failing marriage

5 Truths For Your Failing Marriage

The question at the marriage workshop took us by surprise: “Has your marriage turned out As Advertised? Have you ever wished you could start all over and do things differently?” Rebekah and I exchanged glances and laughed out loud! We’d been invited to the Q&A as ‘experts’, but, of course, we’re a constant work in progress like everyone else.

In that moment we both thought of the same sticky patch. Over a decade we’d become so busy and distracted we didn’t really know each other any more. When that happens it’s only natural to fall out of love, because love requires the intimacy of knowing, and we were consistently invested anywhere and everywhere other than the relationship. We’d both changed, and we’d taken it for granted that our love would keep up. We may have fallen in love at the beginning, but we needed to stand in love to make it last. Standing requires a foundation,  something we had to learn to build, to shore up, and to maintain. The truth is anything that crosses the threshold from routine to wonderful is going to cost something. [Tweet This]

Our 37 years have been quite the adventure so far. That’s why Rebekah and I were asked to attend the Q&A. Five truths emerged that I believe say a lot about the road we’re traveling. We love to encourage others because we know what is possible when we apply all of our resources to the relationship. Check out the following five truths for your failing marriage.

1. Marriage is hard work and we like it that way!

By hard work I’m talking about putting in the effort: going the extra mile, showing up with flowers at her job, asking her out on dates, complimenting her on anything and everything, always trying to be worthy of her special love. The investment of such effort contributes to our appreciation of the result; that’s just how we are wired as people who were designed to work rather than simply sit around.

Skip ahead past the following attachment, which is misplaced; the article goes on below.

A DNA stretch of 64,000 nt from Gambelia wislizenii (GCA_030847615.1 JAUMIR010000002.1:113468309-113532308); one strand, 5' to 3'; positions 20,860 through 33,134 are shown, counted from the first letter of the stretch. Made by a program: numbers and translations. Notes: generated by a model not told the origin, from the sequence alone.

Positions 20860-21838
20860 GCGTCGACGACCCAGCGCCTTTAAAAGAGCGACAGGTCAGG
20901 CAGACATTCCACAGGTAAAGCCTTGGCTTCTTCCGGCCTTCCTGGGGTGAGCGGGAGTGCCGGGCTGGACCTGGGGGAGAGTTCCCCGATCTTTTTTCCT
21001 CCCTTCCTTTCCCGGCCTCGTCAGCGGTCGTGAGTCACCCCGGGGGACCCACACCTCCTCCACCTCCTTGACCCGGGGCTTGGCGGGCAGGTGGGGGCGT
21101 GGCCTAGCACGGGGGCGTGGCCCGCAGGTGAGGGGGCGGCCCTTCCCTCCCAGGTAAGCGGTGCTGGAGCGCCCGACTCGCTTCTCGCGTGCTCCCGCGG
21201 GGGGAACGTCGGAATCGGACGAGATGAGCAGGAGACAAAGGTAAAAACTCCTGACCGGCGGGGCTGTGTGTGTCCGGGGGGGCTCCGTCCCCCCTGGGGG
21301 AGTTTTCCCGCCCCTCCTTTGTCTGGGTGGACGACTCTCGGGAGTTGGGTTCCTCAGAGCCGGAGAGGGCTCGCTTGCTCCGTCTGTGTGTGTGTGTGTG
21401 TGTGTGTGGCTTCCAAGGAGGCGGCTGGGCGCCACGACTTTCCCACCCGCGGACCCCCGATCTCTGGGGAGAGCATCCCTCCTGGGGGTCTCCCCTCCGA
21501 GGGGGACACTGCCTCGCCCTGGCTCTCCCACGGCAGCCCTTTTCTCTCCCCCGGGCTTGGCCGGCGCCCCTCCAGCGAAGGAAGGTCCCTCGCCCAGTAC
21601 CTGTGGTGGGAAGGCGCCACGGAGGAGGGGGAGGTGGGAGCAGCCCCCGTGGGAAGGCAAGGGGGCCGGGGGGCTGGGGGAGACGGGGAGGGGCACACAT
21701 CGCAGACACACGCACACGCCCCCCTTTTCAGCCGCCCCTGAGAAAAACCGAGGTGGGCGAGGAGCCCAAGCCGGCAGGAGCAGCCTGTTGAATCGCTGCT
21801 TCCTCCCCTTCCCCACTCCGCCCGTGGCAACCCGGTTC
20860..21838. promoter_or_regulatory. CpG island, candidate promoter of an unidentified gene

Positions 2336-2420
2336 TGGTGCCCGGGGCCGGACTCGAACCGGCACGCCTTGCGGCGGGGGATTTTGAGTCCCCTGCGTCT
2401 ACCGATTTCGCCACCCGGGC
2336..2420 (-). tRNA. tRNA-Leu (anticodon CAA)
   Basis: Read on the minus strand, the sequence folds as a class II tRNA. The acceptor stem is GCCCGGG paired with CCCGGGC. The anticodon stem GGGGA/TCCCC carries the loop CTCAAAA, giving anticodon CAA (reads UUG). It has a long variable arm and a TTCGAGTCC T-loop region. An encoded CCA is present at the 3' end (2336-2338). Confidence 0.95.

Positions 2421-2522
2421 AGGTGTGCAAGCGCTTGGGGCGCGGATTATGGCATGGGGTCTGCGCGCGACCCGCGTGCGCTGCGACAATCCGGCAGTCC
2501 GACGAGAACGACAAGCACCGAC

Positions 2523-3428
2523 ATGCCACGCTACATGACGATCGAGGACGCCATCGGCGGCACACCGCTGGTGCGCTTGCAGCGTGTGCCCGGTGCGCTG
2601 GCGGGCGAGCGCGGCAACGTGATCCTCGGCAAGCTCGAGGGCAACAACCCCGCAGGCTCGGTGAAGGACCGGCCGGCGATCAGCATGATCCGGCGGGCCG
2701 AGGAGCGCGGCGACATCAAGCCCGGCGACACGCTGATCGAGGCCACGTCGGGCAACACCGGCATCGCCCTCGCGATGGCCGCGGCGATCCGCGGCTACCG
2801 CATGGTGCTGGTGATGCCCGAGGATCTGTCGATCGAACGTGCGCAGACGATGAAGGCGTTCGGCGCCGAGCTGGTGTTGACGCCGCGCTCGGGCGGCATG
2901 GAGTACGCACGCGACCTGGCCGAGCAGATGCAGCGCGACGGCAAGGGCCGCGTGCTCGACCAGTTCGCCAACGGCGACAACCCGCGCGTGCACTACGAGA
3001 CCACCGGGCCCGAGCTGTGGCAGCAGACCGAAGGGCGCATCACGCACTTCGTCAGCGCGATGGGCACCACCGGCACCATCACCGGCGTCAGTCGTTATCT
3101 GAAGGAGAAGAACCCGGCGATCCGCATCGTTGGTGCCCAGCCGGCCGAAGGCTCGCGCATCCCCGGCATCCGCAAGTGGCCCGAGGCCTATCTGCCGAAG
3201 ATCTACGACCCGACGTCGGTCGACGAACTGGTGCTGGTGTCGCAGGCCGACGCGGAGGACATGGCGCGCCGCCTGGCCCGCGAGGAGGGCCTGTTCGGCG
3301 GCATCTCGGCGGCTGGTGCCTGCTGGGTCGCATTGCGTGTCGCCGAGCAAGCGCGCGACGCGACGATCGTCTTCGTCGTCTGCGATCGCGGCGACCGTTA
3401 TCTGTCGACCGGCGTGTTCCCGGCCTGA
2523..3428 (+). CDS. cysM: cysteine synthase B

2. Sharing an active relationship with God has frequently saved us:

It’s important to realize that we are not the beginning and the end of everything, that we have been created by a higher power and with purpose, and that we need our Creator. Tapping into God’s support, encouragement, and creative love is a crucial element of shaping our lives both as individuals and as a married couple. We’re not ashamed to acknowledge that our relationship needs God.

3. The children must always come a distant second to your relationship with your spouse:

This is important. We talk to people all the time who say, “It’s all about the kids, we’ll work on us later…” But what the kids need more than anything is a loving home where mom and dad are crazy about each other. Your relationship with your spouse must be the number one priority.

4. Absolute honesty and 100% disclosure are sacrosanct:

You can’t love someone you don’t know. Withholding truth from our spouse puts insurmountable roadblocks in the way of love. Share your struggles, your questions, your feelings, and your dreams. Share it all. Marriage that is not a 100/100 partnership is always compromised.

5. Kindness is more important than almost anything:

The man who has a relationship with his wife where kindness is the most obvious factor is invariably a man whose wife adores him. “When in doubt,” I tell the guys I work with, “default to kindness.” Whatever is going on, it can be good and strengthening for our relationship if it is approached in kindness. Mostly it’s the little things. Serving one another and doing what we can to make the other’s life easier, more comfortable, and a little more pleasant. We work to demonstrate moment by moment that love is an active, continuous, present-tense verb.

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Derek Maul

Derek Maul is the author of five books, a nationally recognized men’s resource, a committed encourager, and a pilgrim in progress. He divides his time between writing and traveling to speak about the fully engaged life.

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Huddle up with your spouse and talk about these five points. Are they common ground for you?

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